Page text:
LETTER: Black and blue bruises


Editor: A bruise indicates an injury on that is deeper than the surface.

My heart ached when I read Emily Washburn’s article in Forbes. It read: Tyre Nichols, 29, died of excessive blood loss on January 10, three days after two confrontations with Memphis police following a traffic stop for reckless driving.

Five officers—Taddarius Bean, Demetrius Haley, Emmit Martin III, Desmond Mills, Jr and Justin Smithwere—were fired on January 20 and indicted by a grand jury Thursday after investigations by the police department, Tennessee Bureau of Investigation, Shelby County District Attorney’s Office and FBI found them “directly responsible” for Nichols fatal injuries.

When I see this, when the community and law enforcement see this, the first thing that stands out is, the accused officers are all African American, THIS TIME. And, it gives leave for many to say it’s not a racial issue at all. But, to many including myself, the overall picture remains a racial issue in that the vast majority of incidents of this kind is white on black. We aan’t ignore the significance of this tragedy and at the same time we can not let this issue become a distraction or cloud the bigger picture.

What it does bring to light is that while the majority of law enforcement is genuinely dedicated to serve and protect, there is a sub-culture within law enforcement. It has a foundation deeply rooted in the primitive, Barbaric nature of man.   

Those who are dedicated law officers, as well as the community, find it difficult to respond in the eyesight of each other in a way that condemns this nature, or this culture without somehow tainting law enforcement as a whole; a sense of throwing out the baby with the water.

The fact that these officers were black, highlights how deeply entrenched this sub-culture is within law enforcement. So much so, that it sometimes penetrates and goes far beyond the color of our skin on either side of the issue. Something inside the soul or heart that unleashes the anger from all that we experience in life and we hate but can’t escape. Then it’s expressed in an out of control, violent attack on subconscious opportunity to get relief of a stored up anger, stored for years or even a lifetime.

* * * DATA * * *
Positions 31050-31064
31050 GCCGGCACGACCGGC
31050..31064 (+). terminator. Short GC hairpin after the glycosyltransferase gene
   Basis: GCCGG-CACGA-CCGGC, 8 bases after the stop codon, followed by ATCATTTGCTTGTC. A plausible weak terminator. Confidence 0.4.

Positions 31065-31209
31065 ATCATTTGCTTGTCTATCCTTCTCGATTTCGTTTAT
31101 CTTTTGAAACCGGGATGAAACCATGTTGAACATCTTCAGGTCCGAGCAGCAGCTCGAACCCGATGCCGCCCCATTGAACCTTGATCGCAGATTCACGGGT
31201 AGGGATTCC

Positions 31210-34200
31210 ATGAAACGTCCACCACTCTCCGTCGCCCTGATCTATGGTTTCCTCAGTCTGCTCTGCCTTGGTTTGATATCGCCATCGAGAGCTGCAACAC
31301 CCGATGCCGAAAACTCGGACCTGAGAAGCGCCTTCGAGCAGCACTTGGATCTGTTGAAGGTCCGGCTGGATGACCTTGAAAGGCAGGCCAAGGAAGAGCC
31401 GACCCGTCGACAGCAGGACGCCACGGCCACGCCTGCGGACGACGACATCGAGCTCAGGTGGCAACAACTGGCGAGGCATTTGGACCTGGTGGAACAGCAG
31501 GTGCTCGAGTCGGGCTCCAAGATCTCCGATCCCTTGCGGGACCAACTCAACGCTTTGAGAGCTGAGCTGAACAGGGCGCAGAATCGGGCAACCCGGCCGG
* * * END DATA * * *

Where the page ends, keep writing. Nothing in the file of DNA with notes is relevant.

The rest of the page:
Bottom line: It can be fatal when we rely on self control when SELF is broken, wounded and without hope in the situation we call life.

— Pastor Thomas Mayes, via [email protected]

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Michael L Moore
Michael L Moore
1 month ago

This case highlights systemic racism. Perpetrators of systemic racism do not align with race. Rather, it is society saying it’s more ok to abuse a person of color. That’s it!

Critical thought on how racism is embedded in human interaction is not a liberal idea if a person wants to see things through the eyes of another. That’s humanity – not liberal or conservative, just human!

One of the things I notice today is that a lot of people don’t care about the perspective of another person. I believe we owe it to our fellow citizens to ask ourselves whether white people would be satisfied if young white men were killed by police for traffic violations at the same rate as young black men. You don’t have to be “woke” to think this is a valid concern.

Good Citizen
Good Citizen
1 month ago

Interesting comment. I think you are correct in your assumption that racism is embedded in human interaction. In addition, history teaches us that human beings enjoy killing people, with police being no exception. It appears important that every individual provides self-protection for themselves. The police have or will reach a point in which they discover that everyone, regardless of color, will take every legitimate opportunity to defend themselves against all thugs, including those “employed” by the state.